To address complaints on the lack of analytics tools on the app, publishers and third party advertisers will also be able to integrate all Apple News advertising capabilities into their existing workflow. The new APIs provide a singular interface and greater efficiency for the key parts of ad operations, including campaign management, creative management and revenue reporting.

The company claims News has 60 million monthly active users and over 2,000 publications. Apple has redesigned both Apple News and Apple Music in bolder colours and simpler formats to create a cohesive appearance across the interfaces.

Apple’s redesign and update to its properties comes in the midst of the biggest fight among tech giants to own the direct interface that people have with content. For Facebook, it’s the newsfeed, for Google it’s the results page, for Amazon it’s their devices. Facebook ramped up its ownership of the content interface with Instant Articles, and this looks to be Apple’s riposte to that.

Jed Hallam, head of digital strategy at Mindshare, said: “The redesign of Apple News will be (as ever) carefully designed to have user experience at its heart, but the real trick will be convincing publishers that Apple News should be their primary destination.”

“After years of playing in their own territories, it finally looks like Google, Apple, Facebook, and Amazon are starting to directly compete. Things are going to get very interesting as the race to own the internet heats up, but the winner will always be those that put people at the heart of their product - the technology doesn’t matter, but Being Human always will.”

Apple to take AI revolution to smartphones

Apple announced sweeping updates to Siri at WWDC, now the voice assistant will be available with third party apps – and on Macs.

With WeChat, Slack, and WhatsApp among the early adopters of the voice assistant now, alongside the introduction of contextual awareness such as location, calendar more) in its predictive text, is Siri finally becoming the assistant we were promised back when she was unveiled to the world in 2011.

Jason Nathan, group managing director for data at Dunnhumby, said that voice assistants have been in the mainstream for many years with “Siri the best known (in no small part due to the withering parody on the Big Bang Theory), but it has fallen behind (Microsoft’s) Cortana and (Amazon’s) Alexa”.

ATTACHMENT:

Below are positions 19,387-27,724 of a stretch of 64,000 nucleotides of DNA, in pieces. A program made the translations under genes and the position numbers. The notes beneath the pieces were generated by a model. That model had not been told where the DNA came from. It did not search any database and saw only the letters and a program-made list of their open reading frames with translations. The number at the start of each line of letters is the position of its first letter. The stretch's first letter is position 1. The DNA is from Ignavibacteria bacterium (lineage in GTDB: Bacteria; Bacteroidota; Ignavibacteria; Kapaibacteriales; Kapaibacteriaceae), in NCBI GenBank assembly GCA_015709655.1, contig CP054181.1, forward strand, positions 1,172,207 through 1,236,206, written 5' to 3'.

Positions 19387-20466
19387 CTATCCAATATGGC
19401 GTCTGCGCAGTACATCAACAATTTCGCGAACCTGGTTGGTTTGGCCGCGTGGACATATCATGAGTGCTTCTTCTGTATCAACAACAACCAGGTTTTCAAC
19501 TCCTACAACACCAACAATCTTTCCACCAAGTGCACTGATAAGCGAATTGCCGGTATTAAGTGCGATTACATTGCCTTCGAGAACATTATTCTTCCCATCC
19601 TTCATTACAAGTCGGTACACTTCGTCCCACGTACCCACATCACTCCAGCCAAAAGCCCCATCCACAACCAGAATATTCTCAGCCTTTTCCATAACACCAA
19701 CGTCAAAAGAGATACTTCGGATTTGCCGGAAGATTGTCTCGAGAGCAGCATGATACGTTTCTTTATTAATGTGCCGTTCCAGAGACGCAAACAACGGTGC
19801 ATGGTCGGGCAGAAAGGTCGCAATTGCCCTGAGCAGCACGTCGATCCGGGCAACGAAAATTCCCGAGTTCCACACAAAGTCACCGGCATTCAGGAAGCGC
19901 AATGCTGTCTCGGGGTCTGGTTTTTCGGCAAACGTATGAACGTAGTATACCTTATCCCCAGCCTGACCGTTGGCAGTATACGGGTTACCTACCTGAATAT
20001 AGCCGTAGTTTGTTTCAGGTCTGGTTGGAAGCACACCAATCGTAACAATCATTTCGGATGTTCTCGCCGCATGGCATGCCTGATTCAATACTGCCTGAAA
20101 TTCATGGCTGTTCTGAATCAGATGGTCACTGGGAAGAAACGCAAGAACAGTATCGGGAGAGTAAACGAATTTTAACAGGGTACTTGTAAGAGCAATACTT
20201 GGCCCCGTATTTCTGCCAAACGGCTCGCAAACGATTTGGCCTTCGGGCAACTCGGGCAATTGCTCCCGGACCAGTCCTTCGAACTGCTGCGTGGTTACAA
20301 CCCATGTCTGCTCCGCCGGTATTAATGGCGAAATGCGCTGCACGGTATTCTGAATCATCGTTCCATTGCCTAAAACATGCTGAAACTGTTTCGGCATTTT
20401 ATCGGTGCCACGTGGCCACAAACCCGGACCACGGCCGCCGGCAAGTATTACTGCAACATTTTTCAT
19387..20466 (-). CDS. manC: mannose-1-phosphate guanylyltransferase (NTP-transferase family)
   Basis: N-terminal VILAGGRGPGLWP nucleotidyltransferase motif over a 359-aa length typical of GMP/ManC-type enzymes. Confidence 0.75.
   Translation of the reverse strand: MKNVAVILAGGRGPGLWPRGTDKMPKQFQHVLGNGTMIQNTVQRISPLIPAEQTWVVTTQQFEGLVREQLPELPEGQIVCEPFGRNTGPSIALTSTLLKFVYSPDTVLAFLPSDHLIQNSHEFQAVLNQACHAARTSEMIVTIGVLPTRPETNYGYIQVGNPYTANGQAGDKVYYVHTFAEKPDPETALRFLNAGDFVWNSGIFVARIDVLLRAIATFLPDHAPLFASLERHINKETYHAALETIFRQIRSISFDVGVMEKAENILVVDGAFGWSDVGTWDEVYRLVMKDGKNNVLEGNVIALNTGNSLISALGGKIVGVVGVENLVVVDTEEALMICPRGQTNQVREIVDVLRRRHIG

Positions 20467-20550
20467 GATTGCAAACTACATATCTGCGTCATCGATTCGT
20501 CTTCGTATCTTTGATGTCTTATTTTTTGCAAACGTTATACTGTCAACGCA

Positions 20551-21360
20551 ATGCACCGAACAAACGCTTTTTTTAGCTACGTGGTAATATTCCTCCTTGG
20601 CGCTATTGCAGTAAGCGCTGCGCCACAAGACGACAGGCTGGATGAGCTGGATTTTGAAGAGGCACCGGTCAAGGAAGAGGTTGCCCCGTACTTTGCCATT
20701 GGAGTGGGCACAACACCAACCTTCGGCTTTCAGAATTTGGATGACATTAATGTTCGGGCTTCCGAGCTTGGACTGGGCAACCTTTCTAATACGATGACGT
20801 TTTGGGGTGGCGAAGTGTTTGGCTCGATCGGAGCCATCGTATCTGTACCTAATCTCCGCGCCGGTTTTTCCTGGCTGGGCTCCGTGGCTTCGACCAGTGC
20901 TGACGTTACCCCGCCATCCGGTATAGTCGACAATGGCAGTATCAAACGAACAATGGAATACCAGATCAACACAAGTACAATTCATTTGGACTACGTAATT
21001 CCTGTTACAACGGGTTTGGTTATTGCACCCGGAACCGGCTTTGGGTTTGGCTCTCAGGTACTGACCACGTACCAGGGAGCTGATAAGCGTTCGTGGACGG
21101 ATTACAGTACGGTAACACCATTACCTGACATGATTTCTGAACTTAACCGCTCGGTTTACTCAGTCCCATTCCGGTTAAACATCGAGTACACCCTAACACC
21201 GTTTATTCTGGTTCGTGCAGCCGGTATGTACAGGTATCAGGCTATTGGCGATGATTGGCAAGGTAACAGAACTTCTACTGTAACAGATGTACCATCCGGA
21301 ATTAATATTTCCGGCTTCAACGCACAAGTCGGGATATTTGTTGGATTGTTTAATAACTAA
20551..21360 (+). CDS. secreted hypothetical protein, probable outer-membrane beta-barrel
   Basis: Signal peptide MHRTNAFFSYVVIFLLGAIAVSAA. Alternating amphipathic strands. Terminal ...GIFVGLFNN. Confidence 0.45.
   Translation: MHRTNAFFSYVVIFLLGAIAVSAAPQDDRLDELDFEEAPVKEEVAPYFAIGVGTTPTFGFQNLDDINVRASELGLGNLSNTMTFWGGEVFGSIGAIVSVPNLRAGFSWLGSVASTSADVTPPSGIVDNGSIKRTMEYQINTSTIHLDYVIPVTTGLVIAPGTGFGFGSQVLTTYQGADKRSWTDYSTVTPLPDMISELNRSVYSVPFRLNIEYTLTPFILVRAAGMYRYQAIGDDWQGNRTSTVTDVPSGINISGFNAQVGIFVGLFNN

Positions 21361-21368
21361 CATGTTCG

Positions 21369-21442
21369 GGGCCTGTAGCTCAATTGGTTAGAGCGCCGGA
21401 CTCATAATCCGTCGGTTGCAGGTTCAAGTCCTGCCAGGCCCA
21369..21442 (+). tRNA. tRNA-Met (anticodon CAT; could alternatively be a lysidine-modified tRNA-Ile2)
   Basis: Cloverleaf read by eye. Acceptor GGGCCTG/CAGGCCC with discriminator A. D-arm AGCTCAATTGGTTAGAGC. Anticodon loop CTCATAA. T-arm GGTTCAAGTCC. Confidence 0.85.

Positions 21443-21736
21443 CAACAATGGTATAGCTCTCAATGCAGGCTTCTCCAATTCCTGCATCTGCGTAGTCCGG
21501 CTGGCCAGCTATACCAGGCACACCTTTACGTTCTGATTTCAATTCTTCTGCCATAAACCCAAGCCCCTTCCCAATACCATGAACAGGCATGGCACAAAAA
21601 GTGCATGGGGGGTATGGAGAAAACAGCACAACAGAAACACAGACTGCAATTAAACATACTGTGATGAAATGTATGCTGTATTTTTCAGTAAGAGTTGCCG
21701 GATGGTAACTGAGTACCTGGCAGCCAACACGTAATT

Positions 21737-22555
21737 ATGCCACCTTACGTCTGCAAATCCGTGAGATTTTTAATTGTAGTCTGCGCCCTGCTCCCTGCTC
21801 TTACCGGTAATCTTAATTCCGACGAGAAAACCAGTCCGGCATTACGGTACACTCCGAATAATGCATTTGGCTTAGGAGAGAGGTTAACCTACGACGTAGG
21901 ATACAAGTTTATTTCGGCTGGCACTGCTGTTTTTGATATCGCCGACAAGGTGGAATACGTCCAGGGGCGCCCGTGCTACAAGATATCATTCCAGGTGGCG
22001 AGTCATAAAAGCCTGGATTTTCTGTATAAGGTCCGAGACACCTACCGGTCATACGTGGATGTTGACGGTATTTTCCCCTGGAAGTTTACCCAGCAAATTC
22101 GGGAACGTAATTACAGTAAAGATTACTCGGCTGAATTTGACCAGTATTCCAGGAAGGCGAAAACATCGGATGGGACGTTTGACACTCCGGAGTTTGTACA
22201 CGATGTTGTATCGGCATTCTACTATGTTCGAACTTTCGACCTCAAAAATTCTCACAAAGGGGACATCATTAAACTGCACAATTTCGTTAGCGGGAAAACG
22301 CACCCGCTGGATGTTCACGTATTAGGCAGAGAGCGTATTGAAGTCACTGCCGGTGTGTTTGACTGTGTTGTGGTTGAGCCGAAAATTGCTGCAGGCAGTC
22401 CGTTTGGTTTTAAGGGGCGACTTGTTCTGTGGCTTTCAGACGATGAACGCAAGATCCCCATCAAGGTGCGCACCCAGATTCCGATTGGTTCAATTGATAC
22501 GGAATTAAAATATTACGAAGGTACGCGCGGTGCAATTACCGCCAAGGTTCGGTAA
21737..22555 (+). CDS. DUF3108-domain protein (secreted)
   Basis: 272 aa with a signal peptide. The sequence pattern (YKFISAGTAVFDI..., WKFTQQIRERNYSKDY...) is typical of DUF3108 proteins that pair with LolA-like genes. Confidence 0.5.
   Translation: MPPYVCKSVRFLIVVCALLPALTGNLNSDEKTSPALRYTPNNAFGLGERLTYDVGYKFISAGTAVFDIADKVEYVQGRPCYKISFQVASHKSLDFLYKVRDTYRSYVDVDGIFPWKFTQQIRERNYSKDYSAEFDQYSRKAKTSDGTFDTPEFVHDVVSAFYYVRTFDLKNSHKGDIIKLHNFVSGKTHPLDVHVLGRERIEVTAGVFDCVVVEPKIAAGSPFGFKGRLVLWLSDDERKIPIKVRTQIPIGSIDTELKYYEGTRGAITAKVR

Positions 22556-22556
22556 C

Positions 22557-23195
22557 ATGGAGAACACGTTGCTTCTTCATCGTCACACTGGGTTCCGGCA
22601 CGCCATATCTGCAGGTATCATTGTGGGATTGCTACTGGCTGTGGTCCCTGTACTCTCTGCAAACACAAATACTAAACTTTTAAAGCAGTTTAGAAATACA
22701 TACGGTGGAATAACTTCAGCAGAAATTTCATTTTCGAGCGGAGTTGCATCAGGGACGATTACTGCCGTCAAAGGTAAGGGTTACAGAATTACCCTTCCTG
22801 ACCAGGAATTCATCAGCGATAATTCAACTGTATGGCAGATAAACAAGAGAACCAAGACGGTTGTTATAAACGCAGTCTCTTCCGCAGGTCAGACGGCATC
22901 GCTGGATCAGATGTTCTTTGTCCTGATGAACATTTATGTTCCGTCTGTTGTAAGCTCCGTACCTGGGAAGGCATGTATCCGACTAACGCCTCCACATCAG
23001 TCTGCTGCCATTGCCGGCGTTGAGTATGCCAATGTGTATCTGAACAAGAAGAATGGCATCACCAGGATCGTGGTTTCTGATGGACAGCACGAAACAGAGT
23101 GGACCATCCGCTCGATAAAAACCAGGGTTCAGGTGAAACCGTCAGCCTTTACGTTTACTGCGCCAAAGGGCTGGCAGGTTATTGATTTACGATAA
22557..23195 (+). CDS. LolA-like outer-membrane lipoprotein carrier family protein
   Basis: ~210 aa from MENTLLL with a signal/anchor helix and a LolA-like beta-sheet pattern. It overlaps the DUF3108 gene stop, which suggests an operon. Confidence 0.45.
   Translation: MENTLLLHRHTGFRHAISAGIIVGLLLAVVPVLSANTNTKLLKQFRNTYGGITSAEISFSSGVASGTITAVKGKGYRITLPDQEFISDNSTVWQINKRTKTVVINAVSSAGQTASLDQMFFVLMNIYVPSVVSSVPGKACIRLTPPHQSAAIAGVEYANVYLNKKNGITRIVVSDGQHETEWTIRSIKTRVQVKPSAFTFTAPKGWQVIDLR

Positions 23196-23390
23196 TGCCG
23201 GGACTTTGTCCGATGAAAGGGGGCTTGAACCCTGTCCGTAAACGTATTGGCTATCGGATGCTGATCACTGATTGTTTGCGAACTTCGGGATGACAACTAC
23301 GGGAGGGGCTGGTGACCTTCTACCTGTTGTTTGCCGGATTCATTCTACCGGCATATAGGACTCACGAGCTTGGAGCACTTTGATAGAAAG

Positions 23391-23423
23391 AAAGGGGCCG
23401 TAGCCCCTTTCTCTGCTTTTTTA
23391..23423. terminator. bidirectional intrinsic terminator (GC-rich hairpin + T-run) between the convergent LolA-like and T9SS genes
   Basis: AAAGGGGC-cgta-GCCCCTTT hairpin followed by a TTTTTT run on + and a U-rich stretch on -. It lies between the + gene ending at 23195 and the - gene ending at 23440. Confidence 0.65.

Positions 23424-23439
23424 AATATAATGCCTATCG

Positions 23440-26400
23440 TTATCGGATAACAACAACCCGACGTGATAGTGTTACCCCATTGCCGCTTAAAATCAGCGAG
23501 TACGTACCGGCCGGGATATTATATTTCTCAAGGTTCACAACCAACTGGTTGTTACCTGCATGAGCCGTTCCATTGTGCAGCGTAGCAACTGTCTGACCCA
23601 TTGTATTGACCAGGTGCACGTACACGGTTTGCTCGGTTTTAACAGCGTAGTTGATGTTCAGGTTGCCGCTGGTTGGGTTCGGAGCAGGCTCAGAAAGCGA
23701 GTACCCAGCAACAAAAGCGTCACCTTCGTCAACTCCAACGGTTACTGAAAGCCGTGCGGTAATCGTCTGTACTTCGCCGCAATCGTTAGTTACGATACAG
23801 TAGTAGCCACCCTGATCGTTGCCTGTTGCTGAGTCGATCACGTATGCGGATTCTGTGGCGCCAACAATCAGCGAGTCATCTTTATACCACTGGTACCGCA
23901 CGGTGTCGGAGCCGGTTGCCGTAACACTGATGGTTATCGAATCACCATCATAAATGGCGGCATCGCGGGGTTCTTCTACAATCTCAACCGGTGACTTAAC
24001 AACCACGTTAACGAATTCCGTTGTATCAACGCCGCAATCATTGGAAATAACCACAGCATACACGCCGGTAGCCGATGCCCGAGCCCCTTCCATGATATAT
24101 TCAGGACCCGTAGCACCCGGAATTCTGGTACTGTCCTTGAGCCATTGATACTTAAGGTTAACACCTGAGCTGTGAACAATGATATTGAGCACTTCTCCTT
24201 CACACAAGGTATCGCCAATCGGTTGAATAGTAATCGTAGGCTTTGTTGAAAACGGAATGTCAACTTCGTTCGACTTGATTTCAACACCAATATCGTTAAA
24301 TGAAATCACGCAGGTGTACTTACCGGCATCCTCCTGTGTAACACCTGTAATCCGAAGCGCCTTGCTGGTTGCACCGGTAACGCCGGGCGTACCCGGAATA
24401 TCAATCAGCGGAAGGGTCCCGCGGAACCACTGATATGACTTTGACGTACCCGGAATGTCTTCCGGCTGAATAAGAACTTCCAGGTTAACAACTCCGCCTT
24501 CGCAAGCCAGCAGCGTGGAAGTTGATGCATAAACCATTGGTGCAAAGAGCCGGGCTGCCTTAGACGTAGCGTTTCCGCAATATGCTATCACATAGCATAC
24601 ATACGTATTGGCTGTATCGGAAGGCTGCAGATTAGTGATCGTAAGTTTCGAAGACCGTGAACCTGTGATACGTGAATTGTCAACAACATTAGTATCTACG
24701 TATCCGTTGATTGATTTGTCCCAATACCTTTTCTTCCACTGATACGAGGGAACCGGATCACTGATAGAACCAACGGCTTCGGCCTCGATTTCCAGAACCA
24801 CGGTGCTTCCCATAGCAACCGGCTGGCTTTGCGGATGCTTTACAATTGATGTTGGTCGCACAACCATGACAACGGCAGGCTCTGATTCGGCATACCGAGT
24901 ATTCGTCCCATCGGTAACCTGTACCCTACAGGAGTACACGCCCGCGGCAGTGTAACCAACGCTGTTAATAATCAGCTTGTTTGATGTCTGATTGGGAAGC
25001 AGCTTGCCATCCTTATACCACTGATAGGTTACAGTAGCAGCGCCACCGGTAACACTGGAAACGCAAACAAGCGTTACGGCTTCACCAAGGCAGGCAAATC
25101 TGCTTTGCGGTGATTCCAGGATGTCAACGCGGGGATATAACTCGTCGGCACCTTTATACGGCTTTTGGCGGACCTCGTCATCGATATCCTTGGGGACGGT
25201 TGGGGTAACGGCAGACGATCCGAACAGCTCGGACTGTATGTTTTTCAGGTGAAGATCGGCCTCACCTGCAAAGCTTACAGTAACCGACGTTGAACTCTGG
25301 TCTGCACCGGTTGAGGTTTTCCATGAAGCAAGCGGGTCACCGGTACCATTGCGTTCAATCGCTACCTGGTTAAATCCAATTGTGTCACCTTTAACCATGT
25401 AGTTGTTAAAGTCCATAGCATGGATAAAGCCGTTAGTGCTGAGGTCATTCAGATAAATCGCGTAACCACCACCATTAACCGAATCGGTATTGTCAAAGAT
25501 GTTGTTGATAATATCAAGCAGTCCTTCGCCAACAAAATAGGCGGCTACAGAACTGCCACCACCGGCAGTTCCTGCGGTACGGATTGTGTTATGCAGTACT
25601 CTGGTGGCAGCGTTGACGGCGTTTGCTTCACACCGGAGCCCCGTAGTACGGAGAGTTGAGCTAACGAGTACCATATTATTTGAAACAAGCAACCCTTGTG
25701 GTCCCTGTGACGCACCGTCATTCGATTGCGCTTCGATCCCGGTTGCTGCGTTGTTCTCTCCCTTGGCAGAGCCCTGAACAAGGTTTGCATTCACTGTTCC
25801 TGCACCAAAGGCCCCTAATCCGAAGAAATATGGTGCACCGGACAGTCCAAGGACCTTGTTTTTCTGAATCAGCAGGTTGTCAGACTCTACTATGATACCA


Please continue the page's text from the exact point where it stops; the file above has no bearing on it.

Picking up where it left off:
He blamed this on the fact that Siri (until now) only integrated with first party apps: “The ability for third party apps to leverage the service is a big step forward in terms of adoption and engagement.”

On the privacy side, he said there are no real concerns, despite Siri’s new access to third party apps posing a seemingly dangerous out-sourcing of user data. Nathan argued: “Apple users (who essentially pay a premium for privacy) may feel uncomfortable with the implementation of Siri in third party apps”.

Jo Allison, behavioural expert at Canvas8, said consumers on the whole found the “always on” nature of some voice assistants, such as Alexa) as “creepy” arguing “the constant processing of information in the background” invites “your own home to be ‘bugged'.”

On whether mobile users will ever be ok with voice assistants trawling through their third party app data, she said: “Ultimately it’s about use, practicality and acceptance. If it’s good. It works. It’s useful. Especially for people who are busy.

“As early adopters take it up, they begin to set a new norm. Once enough people are doing it, everyone thinks “well if no one else is worried, then why should I be?” It’s this sort of herd behaviour that makes something socially acceptable. This is how privacy issues are overcome,” claimed Allison.

Dan Calladine, head of media futures at Carat Global, naysaid these privacy concerns: “This means that Apple will be getting access to more data, but we can assume that its focus on privacy will remain. Just as your Siri searches are secure and private, we’d assume that user data controlled by Apple in other apps will also be private. But of course as soon as you submit commands to other apps, you then rely on them to use the data responsibly.”

Apple gets serious about music and TV of the future

Apple Music’s redesign presents a far slicker and simpler interface which addresses many of the criticisms directed at it for being needlessly confusing and difficult to navigate.

The overhaul has left the tabs at the bottom of the app largely untouched however each one has received a redesign intended to make it easier to use while also adding new sections.

The ‘For You’ tab includes a slew of new additions such as the ‘Discovery Mix’ which sorts new songs and artists based on previous listening history alongside the daily curated playlists which offer a different feel for each day of the week. Apple has also tried to bring more of a social network to the ‘For You’ tab with the ‘Connect’ section, which shows posts made by the artists a user is following.

The Browse tab now takes on a similar feel to Spotify with the inclusion of ‘Hot Album’ above other options highlighting new music, curated playlists, top charts and genres.

At the company's WWDC conference Apple exec Eddy Cue announced that Apple Music has now amassed 15 million paying subscribers which, while still some way behind Spotify’s 30 million, does mark a turnaround in the downward trend in user growth.

Apple Music users will receive access to the new version of the app with launch of iOS 10 this autumn.

With gaming becoming an increasing focus on Apple TV, the company has moved to address some issues which have been curbing its gaming growth ambitions. No longer will developers have a mandate forcing them to shoehorn in the Siri remote to their games after updated guidelines changed the stance to: “When designing a tvOS game, you may require the use of an MFi game controller, but where possible you should also support the Siri Remote.”

The changes open up the potential to make Apple TV a more serious gaming platform, one where developers are no longer burdened by the task of making complex action titles run with just a few button and a touchpad.